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‘The rodeos make us better as a company’

October 17, 2023 | Grant Schulte | OPPD employees, T&D
T&D_International Lineman’s Rodeo 2023 4

From high atop power poles with crowds watching below, OPPD’s line technicians set to work.

They replaced crossarms. Changed key equipment on each pole. Rescued a mannequin in a simulated injury accident.

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Journeymen lineworkers competed in teams.

OPPD’s team powered through a lot of familiar challenges at the International Lineman’s Rodeo, a competition in Bonner Springs, Kansas, that celebrates lineworking skills.

Hundreds of utilities from throughout the United States, Canada, Jamaica and Brazil participated in the event. The rodeo gives lineworkers a chance to network, see new industry tools and inspire younger generations to join the trade.

Line technicians worked through chilly temperatures, rain and overcast skies, the kinds of conditions they often encounter back home in Nebraska.

“It’s a lot of fun,” said OPPD Line Technician Aaron Prohaska, who helped prepare OPPD’s team. “Everyone wants to compete and show what they can do. We also had a lot of support from throughout the company.”

Prohaska said OPPD supported lineworkers in the competition, setting aside a few practice days beforehand and providing meals and a trailer to assist the team.

Powerful performances

OPPD posted several strong performances. Gil Zarazua, an apprentice line technician, finished 4th in OPPD’s division and 19th overall out of 440 apprentices.

The International Lineman’s Rodeo has become increasingly competitive over the years as more utilities participate, and mere seconds or small deductions can make a big difference in the rankings.

Gil Zarazua, an apprentice line technician, finished 4th in OPPD’s division at the International Lineman's Rodeo.
“It was really cool to see how big it was,” said Gil Zarazua, an apprentice line technician, of the rodeo.

For some events, lines stretched all the way around the rodeo grounds as participants waited for their turn.

“It was really cool to see how big it was,” said Zarazua. He placed well in the Nebraska Lineworkers Rodeo earlier in the year. “Being in line work, I had heard about the rodeos and just thought it would be fun to compete.”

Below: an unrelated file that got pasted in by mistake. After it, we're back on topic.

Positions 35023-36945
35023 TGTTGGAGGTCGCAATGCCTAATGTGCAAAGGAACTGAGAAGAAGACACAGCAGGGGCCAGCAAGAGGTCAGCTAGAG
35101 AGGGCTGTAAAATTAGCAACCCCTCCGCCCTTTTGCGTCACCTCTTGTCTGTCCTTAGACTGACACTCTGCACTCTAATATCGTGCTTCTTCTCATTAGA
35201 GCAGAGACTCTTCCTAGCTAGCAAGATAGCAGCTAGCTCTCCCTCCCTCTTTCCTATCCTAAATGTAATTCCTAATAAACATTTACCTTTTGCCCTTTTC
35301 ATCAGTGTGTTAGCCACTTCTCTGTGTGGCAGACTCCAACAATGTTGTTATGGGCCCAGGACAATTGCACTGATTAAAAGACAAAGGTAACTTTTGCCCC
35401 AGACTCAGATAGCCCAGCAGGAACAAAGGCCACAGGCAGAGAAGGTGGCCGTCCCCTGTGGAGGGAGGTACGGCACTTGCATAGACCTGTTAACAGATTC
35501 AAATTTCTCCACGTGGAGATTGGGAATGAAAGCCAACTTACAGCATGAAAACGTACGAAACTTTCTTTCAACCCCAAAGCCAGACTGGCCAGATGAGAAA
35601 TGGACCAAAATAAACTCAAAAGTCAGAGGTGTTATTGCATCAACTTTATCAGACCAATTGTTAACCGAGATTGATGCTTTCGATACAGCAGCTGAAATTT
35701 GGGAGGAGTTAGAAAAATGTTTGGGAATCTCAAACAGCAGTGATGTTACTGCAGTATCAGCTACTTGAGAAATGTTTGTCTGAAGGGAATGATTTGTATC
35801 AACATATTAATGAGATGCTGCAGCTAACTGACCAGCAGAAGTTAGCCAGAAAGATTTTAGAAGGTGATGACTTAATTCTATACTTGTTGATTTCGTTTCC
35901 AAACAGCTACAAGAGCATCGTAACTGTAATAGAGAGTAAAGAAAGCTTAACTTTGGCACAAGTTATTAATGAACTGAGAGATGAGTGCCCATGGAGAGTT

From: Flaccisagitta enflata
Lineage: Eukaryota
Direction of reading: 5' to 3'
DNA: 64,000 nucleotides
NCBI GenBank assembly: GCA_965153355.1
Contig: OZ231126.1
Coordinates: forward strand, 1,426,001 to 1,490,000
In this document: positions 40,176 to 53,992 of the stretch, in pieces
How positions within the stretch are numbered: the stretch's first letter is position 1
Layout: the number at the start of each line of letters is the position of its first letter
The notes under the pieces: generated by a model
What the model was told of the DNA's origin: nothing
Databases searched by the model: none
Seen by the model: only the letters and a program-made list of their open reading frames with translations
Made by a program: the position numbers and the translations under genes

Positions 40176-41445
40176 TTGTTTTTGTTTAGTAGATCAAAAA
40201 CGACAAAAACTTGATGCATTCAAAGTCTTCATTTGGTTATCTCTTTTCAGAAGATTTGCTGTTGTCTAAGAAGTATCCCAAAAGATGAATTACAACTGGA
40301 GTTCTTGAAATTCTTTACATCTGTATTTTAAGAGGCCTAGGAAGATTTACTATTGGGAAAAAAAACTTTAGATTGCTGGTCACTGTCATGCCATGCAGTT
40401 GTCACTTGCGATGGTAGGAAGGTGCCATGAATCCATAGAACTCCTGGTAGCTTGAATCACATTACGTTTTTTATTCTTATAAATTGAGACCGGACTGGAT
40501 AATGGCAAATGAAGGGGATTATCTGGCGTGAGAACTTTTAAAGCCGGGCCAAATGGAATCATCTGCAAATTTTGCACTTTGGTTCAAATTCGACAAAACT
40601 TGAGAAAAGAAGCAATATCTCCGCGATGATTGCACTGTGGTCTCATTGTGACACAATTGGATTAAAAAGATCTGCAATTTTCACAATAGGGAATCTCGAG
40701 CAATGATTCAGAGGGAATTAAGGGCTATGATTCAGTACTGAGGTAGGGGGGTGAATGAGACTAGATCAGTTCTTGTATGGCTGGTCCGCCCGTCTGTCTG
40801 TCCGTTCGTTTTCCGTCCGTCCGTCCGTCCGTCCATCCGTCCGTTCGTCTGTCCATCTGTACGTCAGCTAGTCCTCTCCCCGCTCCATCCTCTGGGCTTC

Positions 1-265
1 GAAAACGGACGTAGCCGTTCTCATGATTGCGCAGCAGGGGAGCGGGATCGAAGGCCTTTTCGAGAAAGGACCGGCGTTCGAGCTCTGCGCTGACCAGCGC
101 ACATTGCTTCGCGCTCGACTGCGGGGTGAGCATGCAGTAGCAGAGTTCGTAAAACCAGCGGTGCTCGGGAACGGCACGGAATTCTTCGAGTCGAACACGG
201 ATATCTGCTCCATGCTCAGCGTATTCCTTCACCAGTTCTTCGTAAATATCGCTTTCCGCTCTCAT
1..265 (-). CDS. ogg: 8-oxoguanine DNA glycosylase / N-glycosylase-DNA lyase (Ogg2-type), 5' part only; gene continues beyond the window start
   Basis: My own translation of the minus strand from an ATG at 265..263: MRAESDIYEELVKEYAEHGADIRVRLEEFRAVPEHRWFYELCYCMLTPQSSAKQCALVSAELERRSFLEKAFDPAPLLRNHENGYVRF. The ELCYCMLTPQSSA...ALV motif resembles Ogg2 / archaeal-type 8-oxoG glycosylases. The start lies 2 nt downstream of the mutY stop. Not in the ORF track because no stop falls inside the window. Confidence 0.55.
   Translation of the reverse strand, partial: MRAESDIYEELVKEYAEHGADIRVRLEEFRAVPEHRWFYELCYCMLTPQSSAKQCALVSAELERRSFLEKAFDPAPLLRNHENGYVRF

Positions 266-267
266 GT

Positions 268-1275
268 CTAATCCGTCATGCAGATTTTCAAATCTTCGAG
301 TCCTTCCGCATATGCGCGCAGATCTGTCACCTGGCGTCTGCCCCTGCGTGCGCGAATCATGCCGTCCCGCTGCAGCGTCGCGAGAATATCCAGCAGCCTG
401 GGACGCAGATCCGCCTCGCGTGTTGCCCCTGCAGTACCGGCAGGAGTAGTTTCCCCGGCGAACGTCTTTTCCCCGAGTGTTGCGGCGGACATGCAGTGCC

OPPD’s journeyman team – with Line Technicians Seth Marek and Brent Sass and Troubleshooter Brent Foxhoven – finished 9th in the Journeyman Municipal Division out of 43 teams.

Foxhoven said the rodeo’s focus on safety, speed and proper technique has helped him in his regular job as a troubleshooter, restoring power to customers. During a rodeo, attention to detail and mental planning can make all the difference.

“In your day-to-day work life, you start thinking about how you can do things more efficiently,” Foxhoven said. “When you roll up to a job, you have a little mental tailgate with yourself to figure out the best way to do it. The rodeos makes us better as a company.”

Foxhoven said rodeos also provide an opportunity for apprentices to show leadership skills and proficiency in their trade and learn from more seasoned lineworkers who enjoy climbing.

Apprentices and journeymen

The rodeo featured solo apprentice events and team journeyman events. The apprentice challenges included a written test, pole climb, “hurt man” rescue with a life-sized dummy dangling from a pole and mystery events that weren’t revealed until shortly before the competition began.

Journeymen faced similar pole climbs, hurt man rescues and two mystery events. Mystery events are kept secret until just a few hours before the rodeo. The journeyman team drills require good teamwork, communication, precision and speed.

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Journeymen Seth Marek, from left, Brent Sass and Brent Foxhoven.

Competition at the International Lineman’s Rodeo is intense. Consider the hurt man rescue, a perennial, timed rodeo challenge. In this year’s journeyman competition, the difference between 1st place and 23rd was 30 seconds.

“Every second can set you back compared to the next guy,” Foxhoven said. “Just reaching for the wrong thing takes one or two seconds. It forces you to think ahead.”

OPPD’s apprentice lineup included Line Technicians Richard Terrian, Nick Wolf, Derek Moore, Andrew Walter, A.J. Walter, Rio Woodyard, Brady Knott, Andrew Hansen, Dan Foreman and Zarazua. Foxhoven, Marek and Sass represented journeymen in the competition.

OPPD workers who helped judge the competition were Line Technicians Tony Messer, Trey Mueller, Matt Hobbs, Chad Metschke and Construction Inspector Gary Martin, who served as a master judge. Tony Liston served as a chief judge. Prohaska helped prepare for events and assisted with logistics and planning. Transmission & Distribution Field Supervisor Ernie Ross helped in various roles as a representative for supervisors.

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From left to right: Rich Terrian, Trey Mueller, Chad Metschke, Seth Marek, Gary Martin, Brent Foxhoven, Brent Sass, Nick Wolf, Tony Messer, Derek Moore, Andrew Walter, AJ Walter, Rio Woodyard, Brady Knott, Andrew Hansen, Dan Foreman, Matt Hobbs, Tony Liston, Gil Zarazua and Aaron Prohaska.
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About Grant Schulte

Grant Schulte joined OPPD as a content generalist in 2022. He is a former reporter for The Associated Press, where he covered the Nebraska Legislature, state politics and other news for a global audience. He is a graduate of the University of Iowa and a proud Hawkeye. In his free time he enjoys running, reading, spending time with his wife, and all things aviation.

View all posts by Grant Schulte >

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